Food Politics

I read the book Food Politics by Robert L. Paarlberg of Wellesley College.  Even though I didn’t understand or agree with everything, I really enjoyed the book.  It gave a very direct straightforward overview of EVERYTHING having to do with food in about 200 pages.  Pretty impressive if you ask me.

What I learned?  Food is complicated!  Well, food politics are complicated.  Paarlberg seemed pretty conservative and pro-science, i.e. GMO loving, organic overrating, pro-pesticide, pro-every government food agency and the experiments they run, and pro-feed-the-hungry (possibly exaggerating…) His point, I think, being that those who are preventing high yield seeds/farming, GMOs, and pesticides in poorer countries are not helping the overall cause to FEED THE HUNGRY.  While there is a ton of food being grown, who cares how it’s done, as long as people are fed.

I think I get that.

He’s not anti-organic or local, but he does seem to think it’s a bit overcautious and overrated when the world faces bigger problems like hunger and obesity.  He explains that research has been done over and over to show that organic/local foods are not significantly more nutritious OR significantly more toxic (due to pesticides) than any other type of produce.  But he doesn’t completely throw out the importance of local/organic/slow for social and cultural benefits:

It should not be surprising, in today’s more secular age, to find people searching for food rules to follow that express solidarity around secular values.  The new rules that emerge (organic, local, or slow) are attractive and practical only for relatively small subcategories of citizens or often for only a small part of the diet of those citizens–but the exclusivity and difficulty of the rule become a part of its attraction.  The goal is to find and express through the diets we adopt a solidarity with others who share our identity, our values, or our particular life circumstances.  The scientific foundation for these modern food rules may be weak, but the social value can nonetheless be strong.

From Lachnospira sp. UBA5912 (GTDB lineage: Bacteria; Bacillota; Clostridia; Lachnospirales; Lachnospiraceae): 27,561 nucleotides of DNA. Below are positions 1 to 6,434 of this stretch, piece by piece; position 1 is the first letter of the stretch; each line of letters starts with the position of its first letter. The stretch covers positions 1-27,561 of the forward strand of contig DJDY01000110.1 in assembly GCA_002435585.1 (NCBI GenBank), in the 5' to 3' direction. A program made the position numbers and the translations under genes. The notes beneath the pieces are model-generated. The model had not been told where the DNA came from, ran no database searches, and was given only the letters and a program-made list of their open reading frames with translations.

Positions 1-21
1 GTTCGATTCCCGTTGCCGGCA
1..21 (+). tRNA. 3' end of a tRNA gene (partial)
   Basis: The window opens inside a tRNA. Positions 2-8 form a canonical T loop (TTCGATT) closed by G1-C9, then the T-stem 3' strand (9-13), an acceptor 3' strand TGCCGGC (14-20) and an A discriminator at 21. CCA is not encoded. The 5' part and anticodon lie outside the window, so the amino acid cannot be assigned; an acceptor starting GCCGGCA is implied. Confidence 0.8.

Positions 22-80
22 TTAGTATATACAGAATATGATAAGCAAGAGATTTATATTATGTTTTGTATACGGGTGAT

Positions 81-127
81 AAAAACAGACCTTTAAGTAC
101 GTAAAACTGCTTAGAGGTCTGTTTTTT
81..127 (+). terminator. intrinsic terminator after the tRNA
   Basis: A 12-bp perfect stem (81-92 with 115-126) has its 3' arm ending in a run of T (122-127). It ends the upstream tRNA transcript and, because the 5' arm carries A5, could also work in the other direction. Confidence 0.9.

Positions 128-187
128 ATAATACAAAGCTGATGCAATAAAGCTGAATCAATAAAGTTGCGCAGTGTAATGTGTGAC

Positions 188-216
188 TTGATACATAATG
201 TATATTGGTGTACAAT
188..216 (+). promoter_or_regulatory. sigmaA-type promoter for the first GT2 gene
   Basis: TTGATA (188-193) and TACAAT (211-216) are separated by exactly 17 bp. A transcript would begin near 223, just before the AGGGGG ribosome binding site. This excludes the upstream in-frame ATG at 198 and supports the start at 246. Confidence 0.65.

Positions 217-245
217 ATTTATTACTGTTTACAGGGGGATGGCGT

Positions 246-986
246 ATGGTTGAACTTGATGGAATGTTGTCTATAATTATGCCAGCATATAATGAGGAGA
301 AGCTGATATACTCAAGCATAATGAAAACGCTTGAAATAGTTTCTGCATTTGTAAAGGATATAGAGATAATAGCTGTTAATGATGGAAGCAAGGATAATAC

It was a tough book to swallow, but in the end, I think it’s important to live a more local/organic/slow lifestyle (as much as you can, and you can), but also to realize that that lifestyle (for the time being) is not ideal for everyone, especially for the poorest of the poor.  And in this realization: eating good food for myself and my local community, I ought to advocate for MORE FOOD (any food!) to those with none.

I don’t really know what this looks like.  The issues are big, global, and government dependent.  If a national government isn’t feeding its citizens, then what do I do?  What do you do?

While I currently know little about it, I think I would like to help global communities learn to farm better.  And this starts with better understanding my own farming nation.

How do you navigate the seemingly pretentious food world while also giving to the global hungry?

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Author: Paige

Explorer. Healer. Eater. School counselor, teacher, party planner. Personal passions are holistic healthcare education, spirituality, food, and writing.

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